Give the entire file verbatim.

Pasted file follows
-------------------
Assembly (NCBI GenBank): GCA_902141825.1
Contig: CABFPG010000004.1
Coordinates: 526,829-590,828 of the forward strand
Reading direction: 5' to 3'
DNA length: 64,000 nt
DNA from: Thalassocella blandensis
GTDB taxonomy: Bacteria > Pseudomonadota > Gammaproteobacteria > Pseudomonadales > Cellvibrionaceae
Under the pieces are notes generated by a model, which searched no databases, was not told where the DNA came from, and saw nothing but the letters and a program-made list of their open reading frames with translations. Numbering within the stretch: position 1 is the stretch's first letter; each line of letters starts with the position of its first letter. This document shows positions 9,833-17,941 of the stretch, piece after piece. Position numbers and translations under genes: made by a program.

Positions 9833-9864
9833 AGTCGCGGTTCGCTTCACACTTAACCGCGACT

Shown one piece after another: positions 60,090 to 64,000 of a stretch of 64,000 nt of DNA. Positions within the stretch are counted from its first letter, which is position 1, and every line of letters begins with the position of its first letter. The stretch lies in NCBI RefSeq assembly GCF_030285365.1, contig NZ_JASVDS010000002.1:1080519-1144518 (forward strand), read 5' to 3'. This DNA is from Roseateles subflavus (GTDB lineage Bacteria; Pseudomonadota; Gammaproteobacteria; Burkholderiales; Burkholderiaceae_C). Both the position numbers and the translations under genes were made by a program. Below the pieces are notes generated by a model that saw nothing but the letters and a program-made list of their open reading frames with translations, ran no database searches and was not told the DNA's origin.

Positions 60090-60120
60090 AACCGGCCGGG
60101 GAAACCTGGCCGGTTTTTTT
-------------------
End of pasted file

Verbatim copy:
Assembly (NCBI GenBank): GCA_902141825.1
Contig: CABFPG010000004.1
Coordinates: 526,829-590,828 of the forward strand
Reading direction: 5' to 3'
DNA length: 64,000 nt
DNA from: Thalassocella blandensis
GTDB taxonomy: Bacteria > Pseudomonadota > Gammaproteobacteria > Pseudomonadales > Cellvibrionaceae
Under the pieces are notes generated by a model, which searched no databases, was not told where the DNA came from, and saw nothing but the letters and a program-made list of their open reading frames with translations. Numbering within the stretch: position 1 is the stretch's first letter; each line of letters starts with the position of its first letter. This document shows positions 9,833-17,941 of the stretch, piece after piece. Position numbers and translations under genes: made by a program.

Positions 9833-9864
9833 AGTCGCGGTTCGCTTCACACTTAACCGCGACT

Shown one piece after another: positions 60,090 to 64,000 of a stretch of 64,000 nt of DNA. Positions within the stretch are counted from its first letter, which is position 1, and every line of letters begins with the position of its first letter. The stretch lies in NCBI RefSeq assembly GCF_030285365.1, contig NZ_JASVDS010000002.1:1080519-1144518 (forward strand), read 5' to 3'. This DNA is from Roseateles subflavus (GTDB lineage Bacteria; Pseudomonadota; Gammaproteobacteria; Burkholderiales; Burkholderiaceae_C). Both the position numbers and the translations under genes were made by a program. Below the pieces are notes generated by a model that saw nothing but the letters and a program-made list of their open reading frames with translations, ran no database searches and was not told the DNA's origin.

Positions 60090-60120
60090 AACCGGCCGGG
60101 GAAACCTGGCCGGTTTTTTT